These filters are electrical wave filters designed using the image method. They are an invention of Otto Zobel at AT&T Corp.. They are a generalisation of the m-type filter in that a transform is applied that modifies the transfer function while keeping the image impedance unchanged. For filters that have only one stopband there is no distinction with the m-type filter. However, for a filter that has multiple stopbands, there is the possibility that the form of the transfer function in each stopband can be different. For instance, it may be required to filter one band with the sharpest possible cut-off, but in another to minimise phase distortion while still achieving some attenuation. If the form is identical at each transition from passband to stopband the filter will be the same as an m-type filter. If they are different, then the general case described here pertains.

The topology of an electronic circuit is the form taken by the network of interconnections of the circuit components. Different specific values or ratings of the components are regarded as being the same topology. Topology is not concerned with the physical layout of components in a circuit, nor with their positions on a circuit diagram. It is only concerned with what connections exist between the components. There may be numerous physical layouts and circuit diagrams that all amount to the same topology.

An equivalent impedance is an equivalent circuit of an electrical network of impedance elements which presents the same impedance between all pairs of terminals as did the given network. This article describes mathematical transformations between some passive, linear impedance networks commonly found in electronic circuits.

Bartlett's bisection theorem is an electrical theorem in network analysis attributed to Albert Charles Bartlett. The theorem shows that any symmetrical two-port network can be transformed into a lattice network. The theorem often appears in filter theory where the lattice network is sometimes known as a filter X-section following the common filter theory practice of naming sections after alphabetic letters to which they bear a resemblance.

An RLC circuit is an electrical circuit consisting of a resistor (R), an inductor (L), and a capacitor (C), connected in series or in parallel. The name of the circuit is derived from the letters that are used to denote the constituent components of this circuit, where the sequence of the components may vary from RLC.

A frequency-selective surface (FSS) is any thin, repetitive surface designed to reflect, transmit or absorb electromagnetic fields based on the frequency of the field. In this sense, an FSS is a type of optical filter or metal-mesh optical filters in which the filtering is accomplished by virtue of the regular, periodic pattern on the surface of the FSS. Though not explicitly mentioned in the name, FSS's also have properties which vary with incidence angle and polarization as well - these are unavoidable consequences of the way in which FSS's are constructed. Frequency-selective surfaces have been most commonly used in the radio frequency region of the electromagnetic spectrum and find use in applications as diverse as the aforementioned microwave oven, antenna radomes and modern metamaterials. Sometimes frequency selective surfaces are referred to simply as periodic surfaces and are a 2-dimensional analog of the new periodic volumes known as photonic crystals.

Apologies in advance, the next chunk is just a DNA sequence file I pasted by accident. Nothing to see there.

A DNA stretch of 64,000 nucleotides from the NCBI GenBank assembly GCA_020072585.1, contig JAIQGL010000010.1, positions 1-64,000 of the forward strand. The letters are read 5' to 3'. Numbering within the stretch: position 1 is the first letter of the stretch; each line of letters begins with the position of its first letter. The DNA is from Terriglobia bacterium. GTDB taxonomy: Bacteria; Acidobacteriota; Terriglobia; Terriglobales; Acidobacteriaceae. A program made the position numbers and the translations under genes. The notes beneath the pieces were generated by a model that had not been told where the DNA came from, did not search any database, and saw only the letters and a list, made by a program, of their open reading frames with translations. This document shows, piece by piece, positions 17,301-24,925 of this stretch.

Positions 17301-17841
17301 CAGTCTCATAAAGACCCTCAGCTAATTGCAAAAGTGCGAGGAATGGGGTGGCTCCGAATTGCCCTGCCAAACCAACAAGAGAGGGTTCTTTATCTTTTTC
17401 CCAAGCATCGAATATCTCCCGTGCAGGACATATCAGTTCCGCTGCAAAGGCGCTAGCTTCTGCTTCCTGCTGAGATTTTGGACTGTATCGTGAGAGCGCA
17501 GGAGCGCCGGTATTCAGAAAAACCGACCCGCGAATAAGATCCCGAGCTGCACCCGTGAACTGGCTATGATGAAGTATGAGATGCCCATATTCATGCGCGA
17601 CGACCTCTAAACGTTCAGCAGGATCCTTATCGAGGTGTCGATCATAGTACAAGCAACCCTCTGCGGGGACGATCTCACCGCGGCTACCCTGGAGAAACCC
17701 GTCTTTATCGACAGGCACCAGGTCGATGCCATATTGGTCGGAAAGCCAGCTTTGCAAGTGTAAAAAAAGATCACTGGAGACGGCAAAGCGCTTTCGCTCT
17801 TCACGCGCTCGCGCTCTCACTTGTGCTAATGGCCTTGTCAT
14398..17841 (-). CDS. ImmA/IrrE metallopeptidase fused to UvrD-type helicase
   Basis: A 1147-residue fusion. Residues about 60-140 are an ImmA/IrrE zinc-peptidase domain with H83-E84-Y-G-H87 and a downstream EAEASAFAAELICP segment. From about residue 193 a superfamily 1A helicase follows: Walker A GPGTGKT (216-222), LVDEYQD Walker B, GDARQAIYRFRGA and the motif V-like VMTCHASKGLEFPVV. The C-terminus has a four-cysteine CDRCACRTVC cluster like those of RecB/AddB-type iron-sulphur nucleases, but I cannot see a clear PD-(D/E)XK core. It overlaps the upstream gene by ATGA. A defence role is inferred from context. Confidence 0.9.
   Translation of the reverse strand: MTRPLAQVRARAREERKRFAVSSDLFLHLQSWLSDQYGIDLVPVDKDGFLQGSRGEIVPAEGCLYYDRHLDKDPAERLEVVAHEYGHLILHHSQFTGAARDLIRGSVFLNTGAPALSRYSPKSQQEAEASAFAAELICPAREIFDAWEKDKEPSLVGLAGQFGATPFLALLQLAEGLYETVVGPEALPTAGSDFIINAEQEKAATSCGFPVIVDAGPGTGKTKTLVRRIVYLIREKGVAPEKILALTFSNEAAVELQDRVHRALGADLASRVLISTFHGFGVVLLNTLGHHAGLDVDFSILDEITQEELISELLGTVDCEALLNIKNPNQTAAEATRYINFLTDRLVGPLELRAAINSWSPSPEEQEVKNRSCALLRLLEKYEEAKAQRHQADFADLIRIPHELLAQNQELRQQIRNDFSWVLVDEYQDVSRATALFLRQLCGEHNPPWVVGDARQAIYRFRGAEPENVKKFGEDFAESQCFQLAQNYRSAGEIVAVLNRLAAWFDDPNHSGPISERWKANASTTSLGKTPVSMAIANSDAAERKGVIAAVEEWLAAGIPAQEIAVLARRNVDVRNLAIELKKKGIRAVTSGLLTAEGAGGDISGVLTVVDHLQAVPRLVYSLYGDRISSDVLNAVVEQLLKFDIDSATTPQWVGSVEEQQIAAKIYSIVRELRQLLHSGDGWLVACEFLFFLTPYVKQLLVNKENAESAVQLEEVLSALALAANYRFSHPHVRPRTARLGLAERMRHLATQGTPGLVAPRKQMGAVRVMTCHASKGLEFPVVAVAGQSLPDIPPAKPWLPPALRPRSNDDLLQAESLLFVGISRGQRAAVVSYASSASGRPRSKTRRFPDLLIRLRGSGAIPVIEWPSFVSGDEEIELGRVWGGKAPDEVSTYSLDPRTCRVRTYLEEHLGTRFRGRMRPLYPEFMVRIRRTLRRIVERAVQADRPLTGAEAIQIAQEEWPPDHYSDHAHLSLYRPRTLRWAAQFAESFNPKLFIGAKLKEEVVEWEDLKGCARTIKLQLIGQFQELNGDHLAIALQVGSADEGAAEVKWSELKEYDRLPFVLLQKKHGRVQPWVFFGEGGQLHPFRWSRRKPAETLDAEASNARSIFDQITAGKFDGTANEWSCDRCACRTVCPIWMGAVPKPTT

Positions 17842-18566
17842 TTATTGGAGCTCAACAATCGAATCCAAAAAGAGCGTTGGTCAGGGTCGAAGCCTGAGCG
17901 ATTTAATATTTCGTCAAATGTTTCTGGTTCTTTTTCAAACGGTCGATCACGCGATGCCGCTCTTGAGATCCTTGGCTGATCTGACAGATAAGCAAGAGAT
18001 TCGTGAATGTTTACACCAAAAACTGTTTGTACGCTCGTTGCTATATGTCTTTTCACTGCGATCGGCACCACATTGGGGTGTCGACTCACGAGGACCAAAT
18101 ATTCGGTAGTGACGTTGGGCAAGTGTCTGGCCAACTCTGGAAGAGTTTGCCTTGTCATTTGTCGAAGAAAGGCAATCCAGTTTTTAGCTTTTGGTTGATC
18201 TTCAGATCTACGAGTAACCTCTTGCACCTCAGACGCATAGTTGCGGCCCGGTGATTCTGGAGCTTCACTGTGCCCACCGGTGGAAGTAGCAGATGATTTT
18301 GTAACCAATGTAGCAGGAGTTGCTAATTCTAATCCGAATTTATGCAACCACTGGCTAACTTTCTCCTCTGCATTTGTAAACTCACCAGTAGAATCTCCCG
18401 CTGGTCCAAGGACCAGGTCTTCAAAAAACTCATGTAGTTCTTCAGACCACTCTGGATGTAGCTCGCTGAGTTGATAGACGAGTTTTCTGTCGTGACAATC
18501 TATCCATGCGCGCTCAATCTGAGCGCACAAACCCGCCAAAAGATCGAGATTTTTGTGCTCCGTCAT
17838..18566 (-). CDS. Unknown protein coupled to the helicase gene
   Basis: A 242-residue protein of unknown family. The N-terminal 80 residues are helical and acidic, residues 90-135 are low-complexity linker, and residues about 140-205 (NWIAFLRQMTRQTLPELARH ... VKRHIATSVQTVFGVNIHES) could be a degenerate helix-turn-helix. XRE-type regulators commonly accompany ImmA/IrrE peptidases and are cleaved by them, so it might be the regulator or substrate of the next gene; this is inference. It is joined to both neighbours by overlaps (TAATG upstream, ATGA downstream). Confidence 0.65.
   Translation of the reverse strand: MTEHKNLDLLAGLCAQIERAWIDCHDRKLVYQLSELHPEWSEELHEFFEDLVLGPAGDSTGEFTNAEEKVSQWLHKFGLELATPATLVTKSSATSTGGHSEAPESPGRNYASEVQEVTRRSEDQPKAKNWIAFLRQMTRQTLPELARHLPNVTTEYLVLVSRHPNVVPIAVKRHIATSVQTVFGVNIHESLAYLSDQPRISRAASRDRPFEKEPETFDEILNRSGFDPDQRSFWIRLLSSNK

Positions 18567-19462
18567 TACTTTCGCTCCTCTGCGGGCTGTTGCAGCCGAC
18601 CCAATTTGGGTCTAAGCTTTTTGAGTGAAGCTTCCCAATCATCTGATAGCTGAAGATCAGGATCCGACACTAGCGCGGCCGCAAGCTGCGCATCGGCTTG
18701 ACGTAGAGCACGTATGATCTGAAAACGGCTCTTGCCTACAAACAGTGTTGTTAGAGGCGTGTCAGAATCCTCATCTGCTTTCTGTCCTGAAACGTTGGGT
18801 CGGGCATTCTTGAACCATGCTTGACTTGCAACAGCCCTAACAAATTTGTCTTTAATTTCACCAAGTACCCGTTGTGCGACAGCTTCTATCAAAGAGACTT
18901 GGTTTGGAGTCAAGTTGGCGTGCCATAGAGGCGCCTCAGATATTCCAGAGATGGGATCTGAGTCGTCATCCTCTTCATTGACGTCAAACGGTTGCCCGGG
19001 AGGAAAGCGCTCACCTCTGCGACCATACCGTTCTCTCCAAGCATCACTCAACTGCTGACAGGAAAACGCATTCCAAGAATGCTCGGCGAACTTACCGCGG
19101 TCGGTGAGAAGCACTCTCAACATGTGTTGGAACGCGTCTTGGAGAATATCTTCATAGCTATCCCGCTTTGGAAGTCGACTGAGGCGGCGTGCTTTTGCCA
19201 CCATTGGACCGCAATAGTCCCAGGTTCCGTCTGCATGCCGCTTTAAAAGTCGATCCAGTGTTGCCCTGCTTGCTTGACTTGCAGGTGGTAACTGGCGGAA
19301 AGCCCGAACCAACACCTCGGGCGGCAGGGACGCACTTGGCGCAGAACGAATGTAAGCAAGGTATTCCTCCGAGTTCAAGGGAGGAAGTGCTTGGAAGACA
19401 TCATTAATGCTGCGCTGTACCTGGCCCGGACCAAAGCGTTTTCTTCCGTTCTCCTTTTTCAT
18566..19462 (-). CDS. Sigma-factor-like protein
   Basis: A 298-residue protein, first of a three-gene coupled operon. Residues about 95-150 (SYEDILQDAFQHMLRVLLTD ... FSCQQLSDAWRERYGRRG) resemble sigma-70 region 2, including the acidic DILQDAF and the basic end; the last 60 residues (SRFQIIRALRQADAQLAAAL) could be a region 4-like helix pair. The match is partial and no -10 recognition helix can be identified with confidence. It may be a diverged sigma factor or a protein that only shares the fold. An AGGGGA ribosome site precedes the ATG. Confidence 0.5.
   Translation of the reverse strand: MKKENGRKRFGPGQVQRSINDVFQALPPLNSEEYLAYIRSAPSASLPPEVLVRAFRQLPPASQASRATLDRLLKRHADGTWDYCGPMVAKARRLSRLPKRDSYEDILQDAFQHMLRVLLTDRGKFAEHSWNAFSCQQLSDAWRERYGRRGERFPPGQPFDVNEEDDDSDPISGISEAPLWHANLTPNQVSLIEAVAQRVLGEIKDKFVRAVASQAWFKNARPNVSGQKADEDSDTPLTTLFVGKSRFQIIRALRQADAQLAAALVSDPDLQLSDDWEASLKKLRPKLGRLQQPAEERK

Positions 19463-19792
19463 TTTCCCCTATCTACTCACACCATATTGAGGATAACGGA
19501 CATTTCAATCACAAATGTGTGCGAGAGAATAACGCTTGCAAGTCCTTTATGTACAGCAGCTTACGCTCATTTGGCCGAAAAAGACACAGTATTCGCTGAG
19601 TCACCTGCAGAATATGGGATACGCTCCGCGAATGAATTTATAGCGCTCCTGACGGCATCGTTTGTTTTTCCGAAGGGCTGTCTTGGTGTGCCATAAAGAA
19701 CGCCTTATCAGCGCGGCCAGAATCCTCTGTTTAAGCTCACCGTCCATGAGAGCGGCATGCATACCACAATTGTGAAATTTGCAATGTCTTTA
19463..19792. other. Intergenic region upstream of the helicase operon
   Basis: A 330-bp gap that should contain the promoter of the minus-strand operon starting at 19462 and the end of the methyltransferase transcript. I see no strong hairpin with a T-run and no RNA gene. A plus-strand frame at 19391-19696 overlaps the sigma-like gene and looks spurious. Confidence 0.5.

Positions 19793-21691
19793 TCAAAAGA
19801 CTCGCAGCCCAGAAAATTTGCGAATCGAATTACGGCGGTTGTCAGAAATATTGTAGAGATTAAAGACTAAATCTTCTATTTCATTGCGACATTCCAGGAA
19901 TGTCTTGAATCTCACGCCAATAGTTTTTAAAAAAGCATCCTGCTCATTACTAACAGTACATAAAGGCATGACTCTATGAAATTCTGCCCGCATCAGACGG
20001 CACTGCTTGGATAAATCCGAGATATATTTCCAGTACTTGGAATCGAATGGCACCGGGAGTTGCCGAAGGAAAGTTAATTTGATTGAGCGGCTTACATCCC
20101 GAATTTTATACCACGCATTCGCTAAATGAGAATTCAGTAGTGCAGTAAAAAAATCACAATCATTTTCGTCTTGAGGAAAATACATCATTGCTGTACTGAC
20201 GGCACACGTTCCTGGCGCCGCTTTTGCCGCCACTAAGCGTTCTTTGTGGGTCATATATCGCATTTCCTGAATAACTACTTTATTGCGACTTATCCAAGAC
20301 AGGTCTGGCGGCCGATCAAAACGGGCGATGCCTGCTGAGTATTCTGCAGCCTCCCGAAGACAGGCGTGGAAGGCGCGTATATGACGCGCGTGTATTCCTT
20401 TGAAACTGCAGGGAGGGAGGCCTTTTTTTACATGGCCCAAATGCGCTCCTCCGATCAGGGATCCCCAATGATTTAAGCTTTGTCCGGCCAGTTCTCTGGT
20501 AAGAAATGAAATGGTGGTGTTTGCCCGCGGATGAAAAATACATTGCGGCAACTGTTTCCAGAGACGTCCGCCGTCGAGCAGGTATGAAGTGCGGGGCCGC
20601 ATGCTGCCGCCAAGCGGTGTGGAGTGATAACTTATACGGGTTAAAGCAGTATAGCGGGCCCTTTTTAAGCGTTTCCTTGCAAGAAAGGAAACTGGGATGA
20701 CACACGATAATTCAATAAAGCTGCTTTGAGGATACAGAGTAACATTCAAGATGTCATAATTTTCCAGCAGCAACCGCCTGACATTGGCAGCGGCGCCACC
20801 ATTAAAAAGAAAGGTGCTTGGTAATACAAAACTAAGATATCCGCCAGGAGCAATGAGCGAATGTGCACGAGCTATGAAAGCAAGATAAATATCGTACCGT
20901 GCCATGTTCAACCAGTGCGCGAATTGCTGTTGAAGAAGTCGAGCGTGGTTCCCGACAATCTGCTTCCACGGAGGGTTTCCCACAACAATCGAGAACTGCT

A symmetrical lattice is a two-port electrical wave filter in which diagonally-crossed shunt elements are present – a configuration which sets it apart from ladder networks. The component arrangement of the lattice is shown in the diagram below. The filter properties of this circuit were first developed using image impedance concepts, but later the more general techniques of network analysis were applied to it.

## References

1. Ghosh, pp. 50–51
2. Redifon, p.44
3. Guillemin, pp. 535–539
4. Guillemin, pp. 49–52
Suresh, pp. 516–517

## Bibliography

• Redifon Radio Diary, 1970, pp. 45–48, William Collins Sons & Co, 1969.
• Ghosh, Smarajit, Network Theory: Analysis and Synthesis, Prentice Hall of India
• Guillemin, Ernst A., Introductory Circuit Theory, New York: John Wiley & Sons, 1953 OCLC   535111
• Suresh, Kumar K. S., "Introduction to network topology" chapter 11 in Electric Circuits And Networks, Pearson Education India, 2010 ISBN   81-317-5511-8.